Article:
The subject’s head in this John Wilson portrait has a thrusting, faceted force (it all but pops off the panel it was painted on) and at the same time, a simple, unforced tenderness. So it’s unsurprising to learn that it depicts the artist’s brother, Frederick. The work, which was painted in 1942, hangs in the permanent collection at Smith College Museum of Art in Northampton, Mass.
Wilson, who died in 2015, at 92, is better known as the sculptor of a bust of Martin Luther King Jr. in the U.S. Capitol rotunda. Unveiled in 1986, that work was the first in the Capitol building to honor an African American. It was criticized at the time for being too modest, too humble. But Wilson defended himself.
“Humility had absolutely nothing to do with my piece. King’s head is tilted forward — not bowed — so that someone standing below will have a kind of eyeball-to-eyeball confrontation with him,” he told the Associated Press. “I wanted to show that kind of brooding, contemplative, inner-directed person that’s the essence of the man.”
Wilson’s response to the criticisms of the King bust is consistent with his lifelong approach. It may be tempting to cast that life in terms that emphasize his own humility: He grew up in Boston’s Roxbury neighborhood, the son of middle-class immigrants from Guyana who ran a variety store. When he won the commission to make the King statue, he personally drove it down to the capital, wrapped in a blanket and sleeping bag in the trunk of his Mazda.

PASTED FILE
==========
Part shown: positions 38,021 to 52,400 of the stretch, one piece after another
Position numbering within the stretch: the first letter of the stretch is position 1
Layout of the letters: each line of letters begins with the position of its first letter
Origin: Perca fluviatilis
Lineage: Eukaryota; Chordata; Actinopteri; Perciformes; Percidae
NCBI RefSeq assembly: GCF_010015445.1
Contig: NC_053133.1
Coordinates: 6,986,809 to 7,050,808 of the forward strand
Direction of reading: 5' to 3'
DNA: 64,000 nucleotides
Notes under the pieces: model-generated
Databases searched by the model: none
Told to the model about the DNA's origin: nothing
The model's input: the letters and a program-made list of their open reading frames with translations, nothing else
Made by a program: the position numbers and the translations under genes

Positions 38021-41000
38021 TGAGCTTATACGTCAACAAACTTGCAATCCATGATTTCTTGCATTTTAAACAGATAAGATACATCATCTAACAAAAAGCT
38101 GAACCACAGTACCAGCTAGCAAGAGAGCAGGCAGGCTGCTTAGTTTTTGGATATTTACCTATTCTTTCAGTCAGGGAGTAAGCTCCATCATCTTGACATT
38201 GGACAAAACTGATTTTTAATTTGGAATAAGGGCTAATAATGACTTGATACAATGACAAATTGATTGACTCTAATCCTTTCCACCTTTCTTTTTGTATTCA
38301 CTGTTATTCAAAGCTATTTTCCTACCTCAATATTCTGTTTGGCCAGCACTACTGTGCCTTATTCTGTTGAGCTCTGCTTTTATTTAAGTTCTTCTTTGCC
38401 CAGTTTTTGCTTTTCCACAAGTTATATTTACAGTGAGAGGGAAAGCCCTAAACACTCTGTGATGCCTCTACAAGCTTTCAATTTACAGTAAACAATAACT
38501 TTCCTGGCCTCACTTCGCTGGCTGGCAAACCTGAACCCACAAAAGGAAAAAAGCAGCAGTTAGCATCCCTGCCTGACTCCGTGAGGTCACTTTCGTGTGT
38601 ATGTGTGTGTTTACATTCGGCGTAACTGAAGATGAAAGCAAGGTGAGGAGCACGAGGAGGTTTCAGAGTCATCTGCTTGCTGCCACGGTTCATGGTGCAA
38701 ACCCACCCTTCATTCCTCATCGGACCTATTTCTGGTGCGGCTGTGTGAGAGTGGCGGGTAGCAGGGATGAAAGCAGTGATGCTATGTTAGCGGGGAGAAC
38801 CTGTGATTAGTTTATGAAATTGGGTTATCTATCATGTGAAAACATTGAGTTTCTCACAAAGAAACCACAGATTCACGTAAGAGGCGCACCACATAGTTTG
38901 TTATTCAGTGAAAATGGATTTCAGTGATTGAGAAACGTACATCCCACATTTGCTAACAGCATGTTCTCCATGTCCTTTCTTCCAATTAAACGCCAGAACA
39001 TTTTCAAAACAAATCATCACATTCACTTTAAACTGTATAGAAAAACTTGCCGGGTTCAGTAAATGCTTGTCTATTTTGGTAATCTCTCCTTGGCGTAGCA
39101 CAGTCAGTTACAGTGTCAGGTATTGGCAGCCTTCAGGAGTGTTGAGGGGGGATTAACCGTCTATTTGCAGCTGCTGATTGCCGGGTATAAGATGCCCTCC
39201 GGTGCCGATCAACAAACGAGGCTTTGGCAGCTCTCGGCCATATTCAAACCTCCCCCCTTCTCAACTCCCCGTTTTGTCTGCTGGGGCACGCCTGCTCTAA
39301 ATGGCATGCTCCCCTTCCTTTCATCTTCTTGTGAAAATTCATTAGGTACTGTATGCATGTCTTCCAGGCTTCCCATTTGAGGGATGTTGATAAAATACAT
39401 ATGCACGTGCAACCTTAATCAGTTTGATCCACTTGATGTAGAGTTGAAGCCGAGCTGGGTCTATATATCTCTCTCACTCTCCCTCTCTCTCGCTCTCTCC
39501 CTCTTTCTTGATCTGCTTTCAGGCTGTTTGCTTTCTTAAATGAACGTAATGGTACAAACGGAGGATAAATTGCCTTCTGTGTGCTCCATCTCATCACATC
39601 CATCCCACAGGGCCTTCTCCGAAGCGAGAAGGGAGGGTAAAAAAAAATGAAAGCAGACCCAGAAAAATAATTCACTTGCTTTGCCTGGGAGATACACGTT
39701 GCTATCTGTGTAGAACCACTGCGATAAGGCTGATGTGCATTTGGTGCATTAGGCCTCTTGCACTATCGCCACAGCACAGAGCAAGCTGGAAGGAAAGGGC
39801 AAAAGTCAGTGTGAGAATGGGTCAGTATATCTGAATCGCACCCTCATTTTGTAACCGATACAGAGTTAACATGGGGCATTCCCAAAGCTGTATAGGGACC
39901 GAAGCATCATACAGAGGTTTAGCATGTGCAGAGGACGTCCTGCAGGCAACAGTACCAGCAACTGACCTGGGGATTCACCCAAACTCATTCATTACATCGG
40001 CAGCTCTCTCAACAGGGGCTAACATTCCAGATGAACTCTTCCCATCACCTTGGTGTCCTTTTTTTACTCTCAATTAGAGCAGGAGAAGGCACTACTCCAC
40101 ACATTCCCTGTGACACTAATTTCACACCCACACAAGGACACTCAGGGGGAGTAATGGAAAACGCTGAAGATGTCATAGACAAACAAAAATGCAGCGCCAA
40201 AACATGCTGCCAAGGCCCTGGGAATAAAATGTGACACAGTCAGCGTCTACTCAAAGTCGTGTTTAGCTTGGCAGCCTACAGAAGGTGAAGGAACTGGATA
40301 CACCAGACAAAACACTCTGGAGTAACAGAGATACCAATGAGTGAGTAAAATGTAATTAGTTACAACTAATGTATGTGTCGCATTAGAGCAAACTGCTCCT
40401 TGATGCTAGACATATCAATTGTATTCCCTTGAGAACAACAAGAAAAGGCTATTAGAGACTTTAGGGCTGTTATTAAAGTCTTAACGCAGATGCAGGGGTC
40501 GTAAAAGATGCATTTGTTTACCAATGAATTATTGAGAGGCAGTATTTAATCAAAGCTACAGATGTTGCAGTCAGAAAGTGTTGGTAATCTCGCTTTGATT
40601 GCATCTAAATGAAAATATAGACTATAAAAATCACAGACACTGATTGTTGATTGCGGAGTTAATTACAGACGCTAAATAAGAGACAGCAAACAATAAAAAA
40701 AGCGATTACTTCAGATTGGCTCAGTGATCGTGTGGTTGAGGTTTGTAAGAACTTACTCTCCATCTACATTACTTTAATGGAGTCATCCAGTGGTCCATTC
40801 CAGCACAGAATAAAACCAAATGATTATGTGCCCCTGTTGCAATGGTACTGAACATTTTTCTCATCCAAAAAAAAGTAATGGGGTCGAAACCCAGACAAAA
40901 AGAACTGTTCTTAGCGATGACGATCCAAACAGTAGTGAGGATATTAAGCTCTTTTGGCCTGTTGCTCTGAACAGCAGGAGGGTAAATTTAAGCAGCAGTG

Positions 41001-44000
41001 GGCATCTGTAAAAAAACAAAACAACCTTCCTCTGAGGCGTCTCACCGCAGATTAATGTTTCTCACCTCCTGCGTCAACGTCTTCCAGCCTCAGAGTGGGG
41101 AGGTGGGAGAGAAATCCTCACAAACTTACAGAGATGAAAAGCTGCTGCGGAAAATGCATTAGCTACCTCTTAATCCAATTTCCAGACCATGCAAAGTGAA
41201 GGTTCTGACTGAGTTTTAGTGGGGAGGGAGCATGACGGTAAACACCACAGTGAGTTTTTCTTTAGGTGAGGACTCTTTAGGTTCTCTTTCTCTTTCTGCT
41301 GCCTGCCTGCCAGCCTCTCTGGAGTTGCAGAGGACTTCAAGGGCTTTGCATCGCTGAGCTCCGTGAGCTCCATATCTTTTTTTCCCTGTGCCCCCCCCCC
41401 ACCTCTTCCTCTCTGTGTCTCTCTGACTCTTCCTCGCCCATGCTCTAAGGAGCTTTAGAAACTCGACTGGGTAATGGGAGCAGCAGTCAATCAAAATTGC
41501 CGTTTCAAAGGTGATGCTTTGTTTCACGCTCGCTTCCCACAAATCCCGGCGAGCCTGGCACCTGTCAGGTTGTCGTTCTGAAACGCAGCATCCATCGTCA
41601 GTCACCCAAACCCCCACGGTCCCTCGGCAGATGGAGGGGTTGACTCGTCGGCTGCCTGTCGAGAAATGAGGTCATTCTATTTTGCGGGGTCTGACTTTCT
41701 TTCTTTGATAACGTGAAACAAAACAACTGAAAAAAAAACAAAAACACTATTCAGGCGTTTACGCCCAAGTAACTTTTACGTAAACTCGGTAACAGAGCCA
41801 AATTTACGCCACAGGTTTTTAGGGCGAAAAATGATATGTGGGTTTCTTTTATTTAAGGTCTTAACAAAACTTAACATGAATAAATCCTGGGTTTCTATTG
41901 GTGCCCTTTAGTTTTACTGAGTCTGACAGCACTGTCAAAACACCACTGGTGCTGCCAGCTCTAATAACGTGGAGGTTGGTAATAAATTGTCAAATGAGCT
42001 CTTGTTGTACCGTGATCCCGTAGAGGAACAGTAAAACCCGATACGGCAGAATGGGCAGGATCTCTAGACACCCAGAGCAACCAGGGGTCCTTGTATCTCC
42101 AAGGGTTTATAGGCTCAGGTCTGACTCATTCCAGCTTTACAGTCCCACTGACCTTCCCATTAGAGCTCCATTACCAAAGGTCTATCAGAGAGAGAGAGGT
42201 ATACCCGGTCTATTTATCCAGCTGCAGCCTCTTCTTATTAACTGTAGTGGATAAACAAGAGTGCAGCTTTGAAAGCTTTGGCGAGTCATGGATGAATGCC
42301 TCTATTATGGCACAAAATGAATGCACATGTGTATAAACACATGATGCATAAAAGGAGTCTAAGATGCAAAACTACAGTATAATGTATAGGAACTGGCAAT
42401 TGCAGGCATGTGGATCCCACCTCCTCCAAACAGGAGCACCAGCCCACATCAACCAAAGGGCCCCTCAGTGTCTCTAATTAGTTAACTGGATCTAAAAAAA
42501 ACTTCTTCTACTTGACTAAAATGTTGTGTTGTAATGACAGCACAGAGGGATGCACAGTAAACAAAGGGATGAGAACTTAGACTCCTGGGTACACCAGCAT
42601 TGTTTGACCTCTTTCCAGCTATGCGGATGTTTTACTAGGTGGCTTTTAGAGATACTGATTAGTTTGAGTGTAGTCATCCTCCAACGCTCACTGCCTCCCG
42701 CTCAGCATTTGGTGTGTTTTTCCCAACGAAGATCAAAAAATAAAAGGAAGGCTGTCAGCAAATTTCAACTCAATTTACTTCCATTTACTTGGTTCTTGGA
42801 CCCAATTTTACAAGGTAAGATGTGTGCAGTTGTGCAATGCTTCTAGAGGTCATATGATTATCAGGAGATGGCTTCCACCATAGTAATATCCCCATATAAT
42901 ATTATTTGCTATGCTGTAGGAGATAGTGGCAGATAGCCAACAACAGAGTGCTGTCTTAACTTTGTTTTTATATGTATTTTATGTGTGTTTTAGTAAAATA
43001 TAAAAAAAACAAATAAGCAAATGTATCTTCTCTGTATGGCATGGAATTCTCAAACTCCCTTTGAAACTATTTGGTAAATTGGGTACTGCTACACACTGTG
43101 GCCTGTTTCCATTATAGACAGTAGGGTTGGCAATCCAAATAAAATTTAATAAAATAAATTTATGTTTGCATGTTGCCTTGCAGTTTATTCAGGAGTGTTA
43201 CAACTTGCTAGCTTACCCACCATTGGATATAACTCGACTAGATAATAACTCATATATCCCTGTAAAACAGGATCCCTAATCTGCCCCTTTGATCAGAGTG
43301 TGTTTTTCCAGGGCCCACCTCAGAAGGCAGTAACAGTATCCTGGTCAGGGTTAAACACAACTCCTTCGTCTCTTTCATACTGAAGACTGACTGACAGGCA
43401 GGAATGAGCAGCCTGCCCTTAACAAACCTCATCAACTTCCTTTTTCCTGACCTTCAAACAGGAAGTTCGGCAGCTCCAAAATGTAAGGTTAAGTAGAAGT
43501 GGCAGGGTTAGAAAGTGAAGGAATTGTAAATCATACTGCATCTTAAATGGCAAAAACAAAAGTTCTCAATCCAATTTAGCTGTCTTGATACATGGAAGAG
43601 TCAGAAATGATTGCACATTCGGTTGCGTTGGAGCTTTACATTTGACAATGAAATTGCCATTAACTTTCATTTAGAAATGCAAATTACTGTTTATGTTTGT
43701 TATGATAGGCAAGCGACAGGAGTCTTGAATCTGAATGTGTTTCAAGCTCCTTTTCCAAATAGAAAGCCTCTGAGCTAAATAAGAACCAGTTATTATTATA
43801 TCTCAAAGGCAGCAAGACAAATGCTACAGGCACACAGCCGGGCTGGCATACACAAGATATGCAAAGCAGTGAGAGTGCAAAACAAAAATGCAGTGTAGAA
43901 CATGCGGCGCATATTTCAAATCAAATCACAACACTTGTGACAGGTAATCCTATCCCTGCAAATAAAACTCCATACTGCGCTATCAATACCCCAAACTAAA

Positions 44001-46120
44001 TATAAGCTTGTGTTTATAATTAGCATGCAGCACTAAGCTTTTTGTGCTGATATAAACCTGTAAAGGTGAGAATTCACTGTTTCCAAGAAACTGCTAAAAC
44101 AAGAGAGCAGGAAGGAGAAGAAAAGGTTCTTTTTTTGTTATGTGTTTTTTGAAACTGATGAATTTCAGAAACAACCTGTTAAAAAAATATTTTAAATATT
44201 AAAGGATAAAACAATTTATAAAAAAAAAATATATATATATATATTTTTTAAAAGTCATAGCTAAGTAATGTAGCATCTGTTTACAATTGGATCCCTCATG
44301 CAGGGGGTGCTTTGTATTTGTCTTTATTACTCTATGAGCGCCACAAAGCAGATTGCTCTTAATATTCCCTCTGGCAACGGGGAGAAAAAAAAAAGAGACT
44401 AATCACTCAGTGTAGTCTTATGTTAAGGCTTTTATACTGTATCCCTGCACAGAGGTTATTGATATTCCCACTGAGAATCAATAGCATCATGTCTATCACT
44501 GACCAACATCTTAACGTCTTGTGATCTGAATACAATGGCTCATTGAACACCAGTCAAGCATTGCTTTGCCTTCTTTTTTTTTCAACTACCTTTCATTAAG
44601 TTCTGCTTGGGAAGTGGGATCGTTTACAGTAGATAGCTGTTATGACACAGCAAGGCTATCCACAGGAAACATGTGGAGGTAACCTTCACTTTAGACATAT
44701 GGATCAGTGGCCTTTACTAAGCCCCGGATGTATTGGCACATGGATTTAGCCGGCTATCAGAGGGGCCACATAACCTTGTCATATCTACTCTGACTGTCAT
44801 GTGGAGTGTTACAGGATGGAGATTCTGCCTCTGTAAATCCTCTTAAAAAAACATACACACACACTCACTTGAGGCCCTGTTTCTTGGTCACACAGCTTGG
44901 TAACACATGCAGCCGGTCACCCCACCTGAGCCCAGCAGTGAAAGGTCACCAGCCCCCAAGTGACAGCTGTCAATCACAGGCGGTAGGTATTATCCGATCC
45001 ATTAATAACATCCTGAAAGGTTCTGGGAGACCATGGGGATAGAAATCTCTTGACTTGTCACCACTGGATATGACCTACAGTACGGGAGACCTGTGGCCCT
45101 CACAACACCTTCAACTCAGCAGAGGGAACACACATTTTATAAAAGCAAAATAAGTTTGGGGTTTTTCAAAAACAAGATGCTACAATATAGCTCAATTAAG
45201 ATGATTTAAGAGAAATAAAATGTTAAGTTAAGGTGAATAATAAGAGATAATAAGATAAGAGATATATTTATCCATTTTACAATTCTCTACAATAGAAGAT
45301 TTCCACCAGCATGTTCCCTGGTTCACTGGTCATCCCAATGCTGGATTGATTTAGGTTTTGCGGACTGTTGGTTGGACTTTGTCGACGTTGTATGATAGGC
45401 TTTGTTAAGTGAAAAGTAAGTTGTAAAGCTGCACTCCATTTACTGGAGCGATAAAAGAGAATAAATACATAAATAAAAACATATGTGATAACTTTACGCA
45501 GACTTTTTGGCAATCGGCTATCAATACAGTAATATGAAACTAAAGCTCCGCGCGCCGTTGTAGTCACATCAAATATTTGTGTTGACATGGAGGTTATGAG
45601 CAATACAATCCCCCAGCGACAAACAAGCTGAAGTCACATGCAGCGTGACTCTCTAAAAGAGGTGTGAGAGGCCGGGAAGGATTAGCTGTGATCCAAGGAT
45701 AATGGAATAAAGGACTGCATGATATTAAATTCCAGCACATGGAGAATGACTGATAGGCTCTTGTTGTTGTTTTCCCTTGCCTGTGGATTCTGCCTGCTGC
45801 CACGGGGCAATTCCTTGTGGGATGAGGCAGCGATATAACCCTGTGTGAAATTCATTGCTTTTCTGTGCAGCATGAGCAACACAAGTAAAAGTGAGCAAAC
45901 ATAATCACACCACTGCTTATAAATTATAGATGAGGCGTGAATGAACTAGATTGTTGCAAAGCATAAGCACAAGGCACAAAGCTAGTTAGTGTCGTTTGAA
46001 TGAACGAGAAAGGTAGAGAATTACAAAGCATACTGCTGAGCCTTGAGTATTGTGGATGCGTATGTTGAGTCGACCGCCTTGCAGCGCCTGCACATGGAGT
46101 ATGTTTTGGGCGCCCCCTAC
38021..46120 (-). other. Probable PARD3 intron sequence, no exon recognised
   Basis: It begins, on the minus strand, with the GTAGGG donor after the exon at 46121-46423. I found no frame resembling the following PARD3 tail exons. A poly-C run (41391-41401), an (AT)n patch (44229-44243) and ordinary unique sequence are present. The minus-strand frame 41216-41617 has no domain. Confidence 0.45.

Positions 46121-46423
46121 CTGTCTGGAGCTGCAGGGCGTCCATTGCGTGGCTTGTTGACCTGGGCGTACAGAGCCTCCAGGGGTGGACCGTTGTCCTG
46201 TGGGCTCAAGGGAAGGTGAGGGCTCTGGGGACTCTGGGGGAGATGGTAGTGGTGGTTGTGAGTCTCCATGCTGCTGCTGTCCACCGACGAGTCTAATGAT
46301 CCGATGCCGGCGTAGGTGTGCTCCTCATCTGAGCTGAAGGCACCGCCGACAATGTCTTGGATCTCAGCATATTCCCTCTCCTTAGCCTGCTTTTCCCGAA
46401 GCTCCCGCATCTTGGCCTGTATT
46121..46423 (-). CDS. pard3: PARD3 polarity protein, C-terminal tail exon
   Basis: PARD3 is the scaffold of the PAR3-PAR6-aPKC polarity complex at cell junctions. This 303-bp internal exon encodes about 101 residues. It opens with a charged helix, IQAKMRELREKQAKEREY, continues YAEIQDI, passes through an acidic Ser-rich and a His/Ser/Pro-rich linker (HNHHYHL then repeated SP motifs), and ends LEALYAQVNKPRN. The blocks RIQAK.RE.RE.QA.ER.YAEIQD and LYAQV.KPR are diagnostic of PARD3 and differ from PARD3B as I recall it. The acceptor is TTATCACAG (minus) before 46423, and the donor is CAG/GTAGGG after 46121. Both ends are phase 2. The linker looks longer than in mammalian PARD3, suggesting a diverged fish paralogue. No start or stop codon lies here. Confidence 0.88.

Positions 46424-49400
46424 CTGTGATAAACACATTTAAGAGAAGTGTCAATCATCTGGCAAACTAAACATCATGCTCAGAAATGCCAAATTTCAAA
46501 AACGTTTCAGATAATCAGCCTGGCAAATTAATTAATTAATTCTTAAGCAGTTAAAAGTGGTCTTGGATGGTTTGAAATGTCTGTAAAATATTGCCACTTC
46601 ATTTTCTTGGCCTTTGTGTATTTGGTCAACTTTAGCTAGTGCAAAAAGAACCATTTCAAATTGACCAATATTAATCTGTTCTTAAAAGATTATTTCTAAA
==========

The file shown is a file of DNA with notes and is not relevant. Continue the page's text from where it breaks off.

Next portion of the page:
But again, humility had nothing to do with it. Wilson had a mission: to make powerful, sincere art that represented people in his community, near and far. As a young man, he earned a full scholarship to study at the School of the Museum of Fine Arts, Boston. He later went on to study under Fernand Léger in Paris, before winning a grant to attend Mexico City’s national art school, La Esmeralda, where he was powerfully affected by the Mexican muralists.
In 1952, he painted an image of hooded Klansmen committing a lynching. In the foreground, a Black man watches the horrific scene unfold through a window, his wife and young child beside him. But Wilson’s impulses were reparative, and throughout his career, he seemed to recoil from scenes of trauma and focus instead on depictions of people he knew, in the neighborhoods they were from.
He had been struck as a student in Boston, he said, that none of the people he saw in the museum looked like him. “The implication was that Black people were not capable of being beautiful and true and precious,” he later told the Boston Globe, and that “Black people and their special experience were irrelevant and unimportant.”
It’s striking that Wilson’s commitment to overturning this bias was not a result of some kind of political awakening. It predated Paris, it predated Mexico. It’s here in his portrait of his brother, which he made when he was just 20.
Notice the streetlamp and apartment building behind him: This is the two brothers’ neighborhood. The background’s cursory rendering lends extra emphasis to Frederick’s superbly modeled head.
This is what Wilson was great at: volume, weight, sincerity and capturing deep, human, inner-directed presence. “My Brother” is not a fancy painting, but it has the same resistance to analysis and expectation that a mature person has. It makes everything around it seem fussy.